Because of its proximity to rivers and oceanic waters, many residents in Mississippi make their living by working as crew members on commercial ships or water vessels. While this can be a fulfilling industry, workers face hazards daily and accidents are not uncommon.
When crew members sustain injuries, they are not eligible for the workers’ compensation benefits like land-based employees are. However, as long as a minimum of 30 percent of their work duties are in navigable waters, they are likely eligible to apply for compensation under the Jones Act. These claims can be uniquely complex and often require the guidance of an experienced maritime injury attorney to lessen the possibility of denials or delays.
If you were injured while working on a vessel, call Southaven crew boat accident lawyer Elissa M. Coombs from the Law Office of David E. Gordon today.
Collecting Compensation Under the Jones Act
Seamen and crew members have access to benefits if there is an accident on the water or if they are completing job duties inland for a ship currently carrying goods. The Jones Act entitles seamen to recover the following benefits:
The Cost of Medical Care
The Jones Act allows crew members to collect payment for all reasonable medical care related to the accident. The benefits include current and future medical expenses, including doctor appointments, emergency services, specialists, surgery, and medication.
The Loss of Pay
The Jones Act also allows injured or ill seamen to recover maintenance pay until they reach maximum medical improvement. Maintenance is a daily allowance intended to cover the room and board they would have received on the boat if they had not been injured or become ill.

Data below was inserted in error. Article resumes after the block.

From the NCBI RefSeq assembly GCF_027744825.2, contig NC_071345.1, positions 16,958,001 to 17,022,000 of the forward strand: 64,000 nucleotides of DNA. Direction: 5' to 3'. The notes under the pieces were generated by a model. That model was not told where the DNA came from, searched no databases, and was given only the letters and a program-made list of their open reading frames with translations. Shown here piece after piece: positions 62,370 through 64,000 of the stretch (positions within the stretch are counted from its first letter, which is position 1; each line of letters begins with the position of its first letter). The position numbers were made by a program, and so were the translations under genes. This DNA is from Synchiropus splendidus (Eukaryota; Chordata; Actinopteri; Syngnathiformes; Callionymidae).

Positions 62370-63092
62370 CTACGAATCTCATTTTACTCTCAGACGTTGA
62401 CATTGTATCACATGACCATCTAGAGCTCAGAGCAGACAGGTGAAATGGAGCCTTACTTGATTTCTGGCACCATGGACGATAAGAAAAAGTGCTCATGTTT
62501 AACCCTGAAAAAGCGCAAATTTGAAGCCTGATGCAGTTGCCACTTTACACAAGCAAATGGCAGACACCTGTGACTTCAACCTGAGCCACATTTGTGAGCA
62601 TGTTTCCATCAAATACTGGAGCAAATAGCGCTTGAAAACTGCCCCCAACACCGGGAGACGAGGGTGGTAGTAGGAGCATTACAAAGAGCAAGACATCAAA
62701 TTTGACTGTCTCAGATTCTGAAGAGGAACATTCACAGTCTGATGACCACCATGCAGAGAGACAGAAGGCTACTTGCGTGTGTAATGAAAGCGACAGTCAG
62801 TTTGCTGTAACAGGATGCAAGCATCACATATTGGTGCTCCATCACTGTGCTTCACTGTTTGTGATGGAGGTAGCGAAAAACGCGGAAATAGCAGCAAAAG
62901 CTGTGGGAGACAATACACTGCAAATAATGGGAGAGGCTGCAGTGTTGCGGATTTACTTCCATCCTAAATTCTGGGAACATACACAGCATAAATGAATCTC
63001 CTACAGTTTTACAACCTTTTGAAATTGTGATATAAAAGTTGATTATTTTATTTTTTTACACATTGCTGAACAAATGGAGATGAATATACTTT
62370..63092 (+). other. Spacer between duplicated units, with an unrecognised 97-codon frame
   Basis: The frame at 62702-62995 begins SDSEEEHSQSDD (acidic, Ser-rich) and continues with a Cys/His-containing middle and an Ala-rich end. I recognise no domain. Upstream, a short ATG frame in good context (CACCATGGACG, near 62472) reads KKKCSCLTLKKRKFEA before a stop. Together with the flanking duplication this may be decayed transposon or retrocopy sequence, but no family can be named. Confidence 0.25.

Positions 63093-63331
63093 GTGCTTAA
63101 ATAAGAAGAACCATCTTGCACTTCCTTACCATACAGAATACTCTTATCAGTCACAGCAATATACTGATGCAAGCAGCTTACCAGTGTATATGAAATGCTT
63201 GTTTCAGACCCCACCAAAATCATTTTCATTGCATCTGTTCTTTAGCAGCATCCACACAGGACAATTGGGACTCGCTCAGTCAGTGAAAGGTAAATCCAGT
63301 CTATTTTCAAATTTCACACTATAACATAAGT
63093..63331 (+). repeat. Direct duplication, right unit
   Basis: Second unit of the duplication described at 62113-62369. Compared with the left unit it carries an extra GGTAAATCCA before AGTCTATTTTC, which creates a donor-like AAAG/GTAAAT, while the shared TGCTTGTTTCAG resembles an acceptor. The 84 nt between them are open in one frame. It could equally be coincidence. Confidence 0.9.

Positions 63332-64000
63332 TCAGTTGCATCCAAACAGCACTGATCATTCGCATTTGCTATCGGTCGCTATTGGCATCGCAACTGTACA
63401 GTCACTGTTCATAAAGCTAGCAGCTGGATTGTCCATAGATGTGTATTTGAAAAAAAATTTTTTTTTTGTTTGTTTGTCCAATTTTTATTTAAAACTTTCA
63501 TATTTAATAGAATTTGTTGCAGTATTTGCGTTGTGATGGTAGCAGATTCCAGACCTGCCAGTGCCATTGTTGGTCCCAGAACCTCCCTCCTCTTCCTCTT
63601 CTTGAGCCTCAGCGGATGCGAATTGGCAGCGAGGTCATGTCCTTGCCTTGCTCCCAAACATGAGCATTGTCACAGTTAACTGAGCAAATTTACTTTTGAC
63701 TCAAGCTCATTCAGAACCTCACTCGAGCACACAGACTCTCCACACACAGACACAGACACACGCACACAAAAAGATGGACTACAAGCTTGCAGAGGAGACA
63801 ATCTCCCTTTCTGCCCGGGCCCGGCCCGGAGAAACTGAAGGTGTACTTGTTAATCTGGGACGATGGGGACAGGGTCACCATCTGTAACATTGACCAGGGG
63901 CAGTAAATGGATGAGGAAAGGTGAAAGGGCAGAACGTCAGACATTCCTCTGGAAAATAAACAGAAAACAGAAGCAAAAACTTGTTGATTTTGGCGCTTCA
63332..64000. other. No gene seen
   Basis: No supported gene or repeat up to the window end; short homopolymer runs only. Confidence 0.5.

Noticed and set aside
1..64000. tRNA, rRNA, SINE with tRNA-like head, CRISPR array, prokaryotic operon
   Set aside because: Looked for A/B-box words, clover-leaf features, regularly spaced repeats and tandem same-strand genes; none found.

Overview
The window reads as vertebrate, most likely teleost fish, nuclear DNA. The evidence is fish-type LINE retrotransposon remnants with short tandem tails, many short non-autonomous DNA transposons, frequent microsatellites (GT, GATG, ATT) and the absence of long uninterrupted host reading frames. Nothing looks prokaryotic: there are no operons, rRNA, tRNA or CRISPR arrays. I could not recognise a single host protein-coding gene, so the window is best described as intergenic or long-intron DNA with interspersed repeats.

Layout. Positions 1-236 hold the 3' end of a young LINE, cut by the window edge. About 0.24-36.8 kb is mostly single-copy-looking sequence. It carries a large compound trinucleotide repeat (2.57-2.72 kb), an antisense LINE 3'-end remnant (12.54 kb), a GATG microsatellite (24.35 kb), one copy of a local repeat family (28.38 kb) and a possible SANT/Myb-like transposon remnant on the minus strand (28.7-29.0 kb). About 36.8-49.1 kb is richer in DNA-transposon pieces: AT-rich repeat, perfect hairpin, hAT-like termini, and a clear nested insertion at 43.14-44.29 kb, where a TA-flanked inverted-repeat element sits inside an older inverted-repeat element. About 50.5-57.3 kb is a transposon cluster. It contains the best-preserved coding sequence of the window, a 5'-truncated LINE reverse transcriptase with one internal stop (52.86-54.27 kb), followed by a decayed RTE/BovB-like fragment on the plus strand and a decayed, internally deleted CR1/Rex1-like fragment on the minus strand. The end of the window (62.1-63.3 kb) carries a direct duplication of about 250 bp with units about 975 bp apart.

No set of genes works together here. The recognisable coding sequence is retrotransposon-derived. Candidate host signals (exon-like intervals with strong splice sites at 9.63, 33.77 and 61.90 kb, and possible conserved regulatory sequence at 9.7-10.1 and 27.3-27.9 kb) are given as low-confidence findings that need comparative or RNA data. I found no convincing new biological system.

Pain and Suffering
The most significant difference between the Jones Act and workers’ comp benefits is the ability to seek and collect compensation for pain and suffering. The Jones Act allows the employee to file for non-economic damages against the shipowner or other liable parties when an accident occurs because of negligence. A seasoned attorney in Southaven who has experience in accidents involving fast supply vessels can go over potential benefit amounts after reviewing the specifics of the case.
Examples of Negligent Crew Boat Employers
Employers must provide crew members a particular duty of care and ensure a hazard-free work environment. If they fail to do so, they could be held liable for injuries. The legislation allows injured crew members to recover compensation from a negligent employer in the following cases:
- A lack of proper job and safety training
- Failure to provide safe working conditions
- Hazardous or malfunctioning machinery and equipment
- Lack of maintenance and upkeep on the vessel and other machinery on board
- Inadequate notice of potential hazards
- Absence of the necessary safety gear to perform work duties
A practiced Southaven attorney can review an individual crew boat accident case to determine if an incident occurred because of negligence.
Call a Southaven Attorney to Help You Pursue Compensation for Your Crew Boat Accident
If you suffered injuries while performing job duties as a crew member on a water vessel, it is critical to understand your rights. While most crew boat personnel know they are eligible to collect compensation under the Jones Act, not as many know much about the details of the legislation or how to file a claim properly.
Elissa M. Coombs can go through the details of your specific case and answer your questions to determine the damages you may qualify to collect. Call a seasoned Southaven crew boat accident lawyer at the Law Office of David E. Gordon to schedule a free consultation today.